Amanda Silberstein and Michael Everest accompanied three students to the National Meeting of the American Chemical Society in San Francisco. Student Karli Holman presented a poster summarizing work she had done under Amanda's direction entitled "Nickel-Catalyzed Borylation of Aryl O-Sulfamate." Holly Bowler and Ryan Korlewitz, under the guidance of Michael Everest, presented posters entitled "How Poisonous Is Milkweed? Spectrophotometric Determination of Cardiac Glycosides in Asclepias Syriaca" and "Using Evanescent-Wave Cavity Ring-Down Spectroscopy and a Chemical Gradient to Determine the Free Energy of Adsorption of Phosphotungstic Acid to Clean and Silane-Modified Silica," respectively.
Westmont certainly had vital roles in the annual meeting of the Southern California Christians in Science in April 2017 at California Baptist University. Steve Contakes and Michael Everest were co-chairs of the event, and Steve gave a talk on "Better Things for Better Christian Living Through Chemistry? Thoughts and Questions About Chemistry's Role in the Science & Religion Dialogue." Three Westmont students—Jacob Clark, Laurie Maragliano, and Makenna Musson—also attended as part of their involvement with the Westmont Faith and Science Club.
Karli Holman ’17 is currently pursuing a Ph.D. in chemistry at Caltech focusing on natural product synthesis. At Westmont, she had the opportunity to be a teaching assistant for organic chemistry, and also completed a major honors thesis project on organic synthesis. Karli served on the Urban Initiative core team, and led a trip to serve the homeless in San Francisco over spring break. She was also a regular participant in Westmont's dance program and the Fringe student theater festival.
Aaron Wilk ’16 graduated with a triple major in chemistry, biology and music. An outstanding concert pianist, he conducted scientific research with Westmont professors. In the fall of 2016, he began an M.D./Ph.D. program at Stanford University. The eight-year program will prepare him for a career as a physician/scientist.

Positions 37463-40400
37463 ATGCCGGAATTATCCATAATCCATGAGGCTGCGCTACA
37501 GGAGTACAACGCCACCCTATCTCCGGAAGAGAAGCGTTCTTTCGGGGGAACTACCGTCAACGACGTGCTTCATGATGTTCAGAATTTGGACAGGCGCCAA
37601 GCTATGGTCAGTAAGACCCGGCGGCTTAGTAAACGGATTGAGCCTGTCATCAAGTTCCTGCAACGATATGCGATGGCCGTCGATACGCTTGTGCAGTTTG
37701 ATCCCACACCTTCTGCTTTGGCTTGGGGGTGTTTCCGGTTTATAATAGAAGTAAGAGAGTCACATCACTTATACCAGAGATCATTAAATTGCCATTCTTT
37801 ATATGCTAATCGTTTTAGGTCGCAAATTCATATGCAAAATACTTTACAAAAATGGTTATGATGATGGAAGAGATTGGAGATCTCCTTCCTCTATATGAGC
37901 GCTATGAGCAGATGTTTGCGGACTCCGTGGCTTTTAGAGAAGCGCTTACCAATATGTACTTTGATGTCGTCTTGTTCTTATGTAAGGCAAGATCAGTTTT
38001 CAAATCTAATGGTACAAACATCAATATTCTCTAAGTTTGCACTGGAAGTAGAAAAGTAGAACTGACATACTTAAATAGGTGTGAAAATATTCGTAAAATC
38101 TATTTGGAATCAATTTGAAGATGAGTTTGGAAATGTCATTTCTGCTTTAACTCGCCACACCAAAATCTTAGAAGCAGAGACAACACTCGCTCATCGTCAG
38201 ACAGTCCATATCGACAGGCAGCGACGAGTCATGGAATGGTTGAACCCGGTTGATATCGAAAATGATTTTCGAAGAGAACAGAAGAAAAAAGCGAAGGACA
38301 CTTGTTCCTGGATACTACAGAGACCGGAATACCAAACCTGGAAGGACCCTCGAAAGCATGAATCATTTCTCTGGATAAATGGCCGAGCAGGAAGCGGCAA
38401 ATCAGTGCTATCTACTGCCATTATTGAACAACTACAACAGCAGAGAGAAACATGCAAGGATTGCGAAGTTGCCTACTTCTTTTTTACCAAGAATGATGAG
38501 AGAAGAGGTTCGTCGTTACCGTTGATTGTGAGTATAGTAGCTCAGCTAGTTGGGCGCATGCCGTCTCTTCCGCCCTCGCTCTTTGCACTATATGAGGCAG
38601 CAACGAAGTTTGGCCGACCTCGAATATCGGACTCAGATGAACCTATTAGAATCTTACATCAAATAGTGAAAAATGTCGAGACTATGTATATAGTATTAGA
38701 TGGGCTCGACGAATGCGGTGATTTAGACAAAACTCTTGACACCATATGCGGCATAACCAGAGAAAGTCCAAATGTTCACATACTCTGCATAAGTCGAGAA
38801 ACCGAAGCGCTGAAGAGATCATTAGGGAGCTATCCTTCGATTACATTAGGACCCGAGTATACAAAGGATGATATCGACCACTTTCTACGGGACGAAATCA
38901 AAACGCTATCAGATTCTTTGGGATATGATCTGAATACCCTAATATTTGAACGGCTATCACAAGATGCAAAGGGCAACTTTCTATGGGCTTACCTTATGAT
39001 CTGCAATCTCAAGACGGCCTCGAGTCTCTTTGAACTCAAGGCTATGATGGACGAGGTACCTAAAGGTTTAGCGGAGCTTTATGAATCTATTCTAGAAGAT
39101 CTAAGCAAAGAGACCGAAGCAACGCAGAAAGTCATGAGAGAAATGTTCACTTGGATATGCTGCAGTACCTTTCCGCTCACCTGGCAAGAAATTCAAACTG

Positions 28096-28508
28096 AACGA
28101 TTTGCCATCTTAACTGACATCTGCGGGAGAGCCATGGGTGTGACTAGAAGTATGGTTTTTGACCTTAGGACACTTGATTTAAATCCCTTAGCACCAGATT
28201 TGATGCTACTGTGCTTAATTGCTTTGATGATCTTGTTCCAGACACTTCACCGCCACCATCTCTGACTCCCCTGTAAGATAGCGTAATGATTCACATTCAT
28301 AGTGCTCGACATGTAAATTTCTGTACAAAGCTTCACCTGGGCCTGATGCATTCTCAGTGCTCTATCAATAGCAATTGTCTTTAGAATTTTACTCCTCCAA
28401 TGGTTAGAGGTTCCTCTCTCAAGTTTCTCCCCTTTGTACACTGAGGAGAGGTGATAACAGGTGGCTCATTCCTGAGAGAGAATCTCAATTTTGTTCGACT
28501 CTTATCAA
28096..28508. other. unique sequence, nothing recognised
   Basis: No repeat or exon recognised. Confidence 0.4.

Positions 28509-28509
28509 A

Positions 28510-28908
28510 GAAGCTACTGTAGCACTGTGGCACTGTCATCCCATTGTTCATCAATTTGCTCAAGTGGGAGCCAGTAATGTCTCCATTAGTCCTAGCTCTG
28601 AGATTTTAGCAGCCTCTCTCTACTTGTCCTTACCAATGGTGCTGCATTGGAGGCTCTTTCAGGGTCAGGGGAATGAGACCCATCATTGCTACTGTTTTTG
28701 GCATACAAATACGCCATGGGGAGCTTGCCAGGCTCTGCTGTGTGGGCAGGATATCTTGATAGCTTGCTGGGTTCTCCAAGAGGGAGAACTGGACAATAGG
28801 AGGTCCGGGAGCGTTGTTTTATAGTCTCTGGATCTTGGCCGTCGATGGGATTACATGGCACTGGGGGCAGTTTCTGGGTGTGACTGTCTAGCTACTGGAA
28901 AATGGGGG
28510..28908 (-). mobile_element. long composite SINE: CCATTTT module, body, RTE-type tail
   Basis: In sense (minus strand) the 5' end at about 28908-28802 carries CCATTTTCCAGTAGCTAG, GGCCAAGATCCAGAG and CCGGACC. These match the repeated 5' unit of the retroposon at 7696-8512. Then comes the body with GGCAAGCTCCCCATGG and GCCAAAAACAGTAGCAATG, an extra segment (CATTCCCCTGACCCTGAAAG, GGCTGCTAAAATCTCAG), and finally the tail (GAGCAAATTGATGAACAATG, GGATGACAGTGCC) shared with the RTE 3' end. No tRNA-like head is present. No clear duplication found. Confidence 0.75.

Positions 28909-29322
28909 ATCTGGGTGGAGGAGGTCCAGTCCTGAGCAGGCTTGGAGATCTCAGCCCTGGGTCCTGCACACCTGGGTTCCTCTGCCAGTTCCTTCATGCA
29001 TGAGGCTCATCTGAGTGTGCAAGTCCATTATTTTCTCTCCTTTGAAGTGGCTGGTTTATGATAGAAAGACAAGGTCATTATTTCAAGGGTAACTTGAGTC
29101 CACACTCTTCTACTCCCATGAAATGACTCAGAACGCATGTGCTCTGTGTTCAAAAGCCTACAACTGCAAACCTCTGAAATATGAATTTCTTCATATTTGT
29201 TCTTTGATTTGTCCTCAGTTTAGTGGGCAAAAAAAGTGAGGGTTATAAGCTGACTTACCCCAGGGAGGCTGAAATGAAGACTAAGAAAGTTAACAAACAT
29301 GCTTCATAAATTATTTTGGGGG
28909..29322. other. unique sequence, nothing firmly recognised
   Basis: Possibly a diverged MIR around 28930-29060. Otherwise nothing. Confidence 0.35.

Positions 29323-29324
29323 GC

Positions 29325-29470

Elizabeth Simoneit ’15 enrolled at the University of South Florida College of Medicine in fall 2016 after spending a year teaching English in Querétaro, Mexico. She graduated from Westmont with degrees in Spanish and chemistry and won the Kenneth Monroe Award for academic achievement, campus leadership and impact on fellow students. She pursued two majors so she could communicate with Spanish-speaking patients in their own language and volunteer in communities where doctors aren’t easily accessible.
Dr. Kristi Lazar Cantrell ’00 graduated from Westmont and earned a master’s degree at Princeton University and a doctorate from the University of Chicago. She returned to Westmont in 2010 to teach chemistry and provide the kind of mentoring that has influenced her life so profoundly. She worked as a teacher’s assistant at Westmont and dreamed about teaching. Her area of expertise is in protein aggregation, including the deposits of misfolded proteins thought to be responsible for many degenerative diseases, such as Alzheimer’s. She involves students in this research.
Dr. Aaron Barnes ’12 has graduated from Dartmouth Medical School, where he found he was more prepared than most of his classmates from Ivy League schools. A double major in biology and chemistry, he says the summer research he conducted with Professor Kristy Lazar Cantrell ’00 gave him an advantage few medical students could match. He also learned that working in the lab didn’t fit him and continued to pursue his interest in medicine, provides more interaction with people. He wants to work with his hands in orthopedics or a surgical specialty.
Christopher Aubuchon ’94 never expected to go to college but applied to Westmont at the last minute. His professors inspired him to study science, and he earned a doctorate in chemistry at Stanford University. After graduating, he co-founded Exajoule, a company that designs Micro-Electro-Mechanical systems (MEMS) components for manufacture. Westmont honored him as Young Alumnus of the Year in 2004. Most recently, he founded and serves as CEO of FILLD, an on-demand refueling service that eliminates the need to stop at a gas station. He has also worked with the Corporate Development group of Tessera Technologies.